Children of the Father: Cruciform Love

There are lots of options available to us when we start to ask the question, “What does it look like to faithfully live a life of following Jesus?”

I keep coming back to the cross.

Love is a huge category, and a good claim can be made for “love” as the defining marker of the Christian person or community.

But love is also a category amenable to all sorts of content. And in the Christian story, love is made known when the Father does not spare his own son but delivers him up for us all.

And, love is made known when the son so loves the world that he gives himself to the humbling of incarnation and the ultimate humiliation of death–so that we might live.

In biblical parlance, to be a son of someone is to be like that person. The son of righteousness is a righteous person. The son of man is a human being.

What does it mean to be a child of God? It is to live a life of sacrificial love that is most concretely displayed on the cross:

Therefore, imitate God like dearly loved children. Live your life with love, following the example of Christ, who loved us and gave himself for us. (Ephesians 5:1, CEB)

Imitation of God entails imitation of the Christ who, in love, gave himself so that we might live.

I see an overtone of this even in Matthew’s Sermon on the Mount. What does it look like to love as God loves? It’s to love even in the face of persecution–to love the enemy and pray for him or her:

I say to you, love your enemies and pray for those who harass you so that you will be acting as children of your Father who is in heaven. He makes the sun rise on both the evil and the good and sends rain on both the righteous and the unrighteous. If you love only those who love you, what reward do you have? Don’t even the tax collectors do the same? And if you greet only your brothers and sisters, what more are you doing? Don’t even the Gentiles do the same? Therefore, just as your heavenly Father is complete in showing love to everyone, so also you must be complete. (Matthew 5:44-48)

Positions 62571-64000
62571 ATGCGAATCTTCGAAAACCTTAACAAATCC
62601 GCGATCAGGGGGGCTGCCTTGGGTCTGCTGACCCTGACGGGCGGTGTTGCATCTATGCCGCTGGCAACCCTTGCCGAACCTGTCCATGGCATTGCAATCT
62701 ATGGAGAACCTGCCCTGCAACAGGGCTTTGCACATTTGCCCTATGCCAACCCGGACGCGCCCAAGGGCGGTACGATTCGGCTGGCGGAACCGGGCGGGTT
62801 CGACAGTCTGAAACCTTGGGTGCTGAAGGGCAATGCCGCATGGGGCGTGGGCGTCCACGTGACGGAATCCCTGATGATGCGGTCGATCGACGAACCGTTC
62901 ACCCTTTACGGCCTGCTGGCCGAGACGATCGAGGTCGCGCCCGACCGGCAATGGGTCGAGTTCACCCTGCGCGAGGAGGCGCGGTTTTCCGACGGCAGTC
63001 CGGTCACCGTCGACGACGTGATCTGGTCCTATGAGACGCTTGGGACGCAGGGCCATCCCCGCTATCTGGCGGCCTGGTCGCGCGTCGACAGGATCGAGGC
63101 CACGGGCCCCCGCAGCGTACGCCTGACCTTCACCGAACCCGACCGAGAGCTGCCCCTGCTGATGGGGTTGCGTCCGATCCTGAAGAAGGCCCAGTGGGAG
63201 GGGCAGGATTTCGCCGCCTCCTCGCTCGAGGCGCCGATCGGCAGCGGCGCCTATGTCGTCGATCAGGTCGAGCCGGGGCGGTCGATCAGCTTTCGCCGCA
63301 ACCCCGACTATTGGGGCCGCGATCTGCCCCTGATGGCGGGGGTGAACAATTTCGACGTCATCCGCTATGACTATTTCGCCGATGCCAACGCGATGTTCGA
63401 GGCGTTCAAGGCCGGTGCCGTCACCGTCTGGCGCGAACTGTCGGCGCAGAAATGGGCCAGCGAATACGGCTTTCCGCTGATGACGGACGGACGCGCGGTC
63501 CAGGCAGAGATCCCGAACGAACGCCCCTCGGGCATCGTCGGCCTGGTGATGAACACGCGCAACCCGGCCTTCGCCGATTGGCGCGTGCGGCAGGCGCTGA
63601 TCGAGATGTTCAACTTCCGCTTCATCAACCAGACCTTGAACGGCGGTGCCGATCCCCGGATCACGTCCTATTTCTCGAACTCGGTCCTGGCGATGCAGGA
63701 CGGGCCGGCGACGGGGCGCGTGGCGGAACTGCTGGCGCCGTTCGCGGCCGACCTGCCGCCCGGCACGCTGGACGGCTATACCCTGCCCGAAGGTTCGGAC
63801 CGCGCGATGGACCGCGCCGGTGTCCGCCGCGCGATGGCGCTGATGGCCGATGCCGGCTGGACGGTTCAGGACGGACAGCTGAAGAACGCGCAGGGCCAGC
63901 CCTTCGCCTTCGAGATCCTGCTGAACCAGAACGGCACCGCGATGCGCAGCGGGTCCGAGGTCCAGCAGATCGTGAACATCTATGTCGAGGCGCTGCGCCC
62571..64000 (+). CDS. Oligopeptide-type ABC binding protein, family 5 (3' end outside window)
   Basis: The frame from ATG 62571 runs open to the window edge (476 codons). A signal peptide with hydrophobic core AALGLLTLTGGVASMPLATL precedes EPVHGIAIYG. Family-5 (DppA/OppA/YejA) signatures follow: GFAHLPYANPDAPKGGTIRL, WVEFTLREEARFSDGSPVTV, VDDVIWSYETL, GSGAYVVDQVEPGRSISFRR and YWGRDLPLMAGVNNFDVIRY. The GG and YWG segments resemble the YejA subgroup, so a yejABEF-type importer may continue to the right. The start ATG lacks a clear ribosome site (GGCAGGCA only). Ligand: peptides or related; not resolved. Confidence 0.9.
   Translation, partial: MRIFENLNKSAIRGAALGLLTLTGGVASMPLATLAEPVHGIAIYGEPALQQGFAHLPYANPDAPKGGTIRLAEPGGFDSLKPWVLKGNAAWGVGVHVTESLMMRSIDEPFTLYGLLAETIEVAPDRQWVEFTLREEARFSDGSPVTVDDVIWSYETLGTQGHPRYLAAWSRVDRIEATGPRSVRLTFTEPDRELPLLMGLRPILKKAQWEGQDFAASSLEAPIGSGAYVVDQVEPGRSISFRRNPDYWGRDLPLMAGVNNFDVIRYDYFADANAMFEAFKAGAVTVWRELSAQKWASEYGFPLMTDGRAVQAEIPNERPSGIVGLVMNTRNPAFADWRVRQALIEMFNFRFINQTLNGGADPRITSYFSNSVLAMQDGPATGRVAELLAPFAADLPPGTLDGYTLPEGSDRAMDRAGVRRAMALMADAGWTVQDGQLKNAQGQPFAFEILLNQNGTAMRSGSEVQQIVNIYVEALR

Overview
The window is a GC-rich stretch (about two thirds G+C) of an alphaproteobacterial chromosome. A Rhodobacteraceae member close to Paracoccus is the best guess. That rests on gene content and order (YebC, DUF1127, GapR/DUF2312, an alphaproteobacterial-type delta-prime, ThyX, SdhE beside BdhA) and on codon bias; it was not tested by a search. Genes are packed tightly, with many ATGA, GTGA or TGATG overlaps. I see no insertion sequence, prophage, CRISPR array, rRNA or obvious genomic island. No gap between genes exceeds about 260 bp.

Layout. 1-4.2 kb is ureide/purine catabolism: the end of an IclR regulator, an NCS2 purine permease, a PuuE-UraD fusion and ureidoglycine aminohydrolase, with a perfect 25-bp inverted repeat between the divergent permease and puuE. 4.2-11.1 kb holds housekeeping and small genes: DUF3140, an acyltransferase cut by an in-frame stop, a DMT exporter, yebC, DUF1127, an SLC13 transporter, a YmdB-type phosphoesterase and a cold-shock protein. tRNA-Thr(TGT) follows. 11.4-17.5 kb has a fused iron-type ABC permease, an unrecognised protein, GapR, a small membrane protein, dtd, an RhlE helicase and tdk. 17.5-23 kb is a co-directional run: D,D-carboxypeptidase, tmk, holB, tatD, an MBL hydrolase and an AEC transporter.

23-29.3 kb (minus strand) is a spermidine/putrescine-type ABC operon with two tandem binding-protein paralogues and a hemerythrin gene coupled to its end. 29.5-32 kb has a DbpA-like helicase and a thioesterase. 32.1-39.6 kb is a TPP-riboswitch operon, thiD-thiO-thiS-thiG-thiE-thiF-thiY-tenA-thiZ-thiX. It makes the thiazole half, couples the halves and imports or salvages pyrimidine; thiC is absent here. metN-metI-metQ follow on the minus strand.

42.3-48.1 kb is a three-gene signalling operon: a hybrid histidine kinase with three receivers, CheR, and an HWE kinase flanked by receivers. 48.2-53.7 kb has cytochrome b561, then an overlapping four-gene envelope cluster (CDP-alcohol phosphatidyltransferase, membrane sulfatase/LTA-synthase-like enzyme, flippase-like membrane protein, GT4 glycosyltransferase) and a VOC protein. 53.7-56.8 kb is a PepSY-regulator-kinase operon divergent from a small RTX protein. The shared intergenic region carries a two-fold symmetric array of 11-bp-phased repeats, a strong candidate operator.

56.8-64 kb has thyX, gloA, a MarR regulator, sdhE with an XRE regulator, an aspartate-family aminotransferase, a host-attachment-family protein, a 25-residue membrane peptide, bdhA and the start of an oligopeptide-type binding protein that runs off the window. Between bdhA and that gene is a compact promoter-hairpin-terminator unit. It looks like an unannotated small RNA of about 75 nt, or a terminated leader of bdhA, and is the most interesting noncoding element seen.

The love of God is shown in an indiscriminate showering of blessing. But, importantly, that means as well that the love of God overcomes resistance and persecution.

It is a love that turns the other cheek–exposing us to more shame.

It is a love that goes two miles rather than one–giving ourselves over to the enemy who would impress us for his own good.

This is the way of the cross. This is cruciform love.

4 thoughts on “Children of the Father: Cruciform Love”

  1. I personally am attracted to the LOVE of which Paul writes in 1Corinthians 13 which assumes that while we might do all manner of seemingly Godly activities including martyrdom, if we do not humble ourselves and love within the community of faith then we are noisy nothings.
    I think the cruciform love is most articulated within the community of faith. I personally have an easier time with loving some of my enemies than the people with whom i have to live.

  2. Daniel,

    I think my favorite writings from you are when you focus on the cross. I remember I used to drive home from your class constantly musing on the cross (because of your illumination of it in lectures) in relation to my mom’s death (for reasons we’ve discussed). Tears formed on every drive down the I-5 blurring my vision.

    I recently re-read “Lion, the Witch and the Wardrobe” and was so struck by the images of Alsan being tormented. Maybe because I have mini lions at home, I somehow relate to the persecution of Christ in the image of animal more than I do when I think of him on a cross in human form. Regardless, I am again awestruck by the cross.

    I suggest you write a book on the cross and have that magnificent photo of your kids dwarfed by that humungous cross as the book cover. And I would write it more for the lay person than the academic. Your non-academic prose and personal narrative is equally as effective as your academic discourse and there is a need for this type of literature from scholarly people.

    And on a personal note, I was mourning a moment of missing the mark and having a hard time forgiving myself recently when suddenly I felt this Presence at my side literally saying, “Why do you think I went to the cross?”

  3. Great points. But, the harder question is “what does a cruciform life look like?” We have two revealed to us in Jesus and Paul. Their lives were downwardly mobile (not upwardly mobile – as in the church). Their lives were deeply, concretely sacrificial (as opposed to a nebulous, “I’m giving God my whole life” – which can mean anything). How radical do we get? How do you see this playing out practically?

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